For a start, he turned his eye on possible poll scenarios for the NDA in 2014. This meant looking at prospective allies and consolidating his position with likely NDA partners. Modi was at the forefront of opposing aspects of the National Counter-Terrorism Centre in April along with Tamil Nadu Chief Minister J Jayalalithaa and Odisha Chief Minister Naveen Patnaik (who calls him a friend). He was present at the swearing-in ceremony of Parkash Singh Badal (the Akali patriarch calls Modi a lighthouse for the country).
Another significant ally of the BJP, Bal Thackeray, recently iterated his affection for Modi when he said: “No major decision in the BJP can be taken without Narendra Modi.” Among other possible allies for the NDA, Mayawati, in spite of her attempts at cosying up to Muslims, has never been anti-Modi. Farooq Abdullah of the National Conference recently praised Modi’s solar energy programme and called it exemplary. Modi tried to extend the bridge of friendship to the TMC’s Mamata Banerjee too when he attacked the Left parties. As a young BJP leader, considered close to the Modi camp, says: “Barring Nitish Kumar, nobody terms him a pariah anymore.”
But does that mean the stage is all set for Modi? There is no doubt that after the national executive in Mumbai, he has emerged as a super-strong leader in the BJP. To get Advani to walk out of a party executive — a first in 25 years — is an achievement. So is, in a sense, Sushma Swaraj’s tepid attitude as opposed to her aggressive body language as Leader of Opposition in the Lok Sabha.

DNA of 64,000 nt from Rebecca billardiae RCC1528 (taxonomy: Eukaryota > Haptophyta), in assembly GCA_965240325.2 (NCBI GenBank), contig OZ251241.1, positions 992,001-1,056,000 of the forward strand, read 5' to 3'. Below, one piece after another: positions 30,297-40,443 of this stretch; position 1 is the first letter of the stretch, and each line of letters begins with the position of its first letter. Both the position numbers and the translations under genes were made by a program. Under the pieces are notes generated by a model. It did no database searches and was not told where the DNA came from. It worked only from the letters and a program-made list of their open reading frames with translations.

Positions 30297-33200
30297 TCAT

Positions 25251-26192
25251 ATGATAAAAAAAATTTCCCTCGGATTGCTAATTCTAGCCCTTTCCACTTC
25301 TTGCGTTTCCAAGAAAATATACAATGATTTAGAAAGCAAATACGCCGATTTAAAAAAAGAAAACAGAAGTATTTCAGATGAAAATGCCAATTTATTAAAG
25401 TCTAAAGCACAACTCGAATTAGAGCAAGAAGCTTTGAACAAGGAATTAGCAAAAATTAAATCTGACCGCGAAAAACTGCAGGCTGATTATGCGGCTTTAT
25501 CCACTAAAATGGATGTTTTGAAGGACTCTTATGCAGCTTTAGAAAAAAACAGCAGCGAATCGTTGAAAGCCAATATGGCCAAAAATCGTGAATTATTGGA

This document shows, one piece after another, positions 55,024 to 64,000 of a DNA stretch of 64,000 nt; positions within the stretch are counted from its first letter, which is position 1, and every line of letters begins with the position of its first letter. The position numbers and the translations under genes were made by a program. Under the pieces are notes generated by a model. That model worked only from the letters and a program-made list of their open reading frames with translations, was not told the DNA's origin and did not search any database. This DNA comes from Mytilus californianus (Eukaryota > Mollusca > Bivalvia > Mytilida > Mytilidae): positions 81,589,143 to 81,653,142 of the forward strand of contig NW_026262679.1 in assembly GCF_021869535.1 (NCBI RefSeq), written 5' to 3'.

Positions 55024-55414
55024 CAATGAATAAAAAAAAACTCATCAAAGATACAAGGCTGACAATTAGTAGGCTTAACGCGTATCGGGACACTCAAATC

Modi’s most vocal and insidious adversaries in the party have had to present arguments in his favour every time he has found himself in the thick of controversies, be it for fake encounters or the SIT report. They have resorted to fighting the battle with Modi via the “intellectual and liberated” media that seeks redemption for the riots that took place in Gujarat in 2002.
If events of the past week are taken into account, then Modi does stand a fair chance of living his dream — also the dream his mentor Advani has lived all his life, one that has become the bone of contention between the two — and make a bid for the prime ministership. But as his own supporters concede, “In the BJP, there are no permanent friends or foes. Everybody is a friend of convenience.”
MODI KNOWS it could take just a sharp turn to throw him off-balance. It was this insecurity that made him get the RSS high command to force Sanjay Joshi to take a flight from Ahmedabad to Lucknow — as against Joshi’s earlier plan of travelling by train. Modi was informed by his coterie that Joshi could meet loyalists at stations in Gujarat, consolidating his support after having made the “sacrifice” of giving up his BJP position for the sake of amity in the Parivar. Modi’s close confidant Ram Madhav is alleged to have played a key role in bailing him out.
‘Barring Nitish Kumar, nobody terms Narendra Modi a pariah anymore,’ says a young BJP leader close to the Modi camp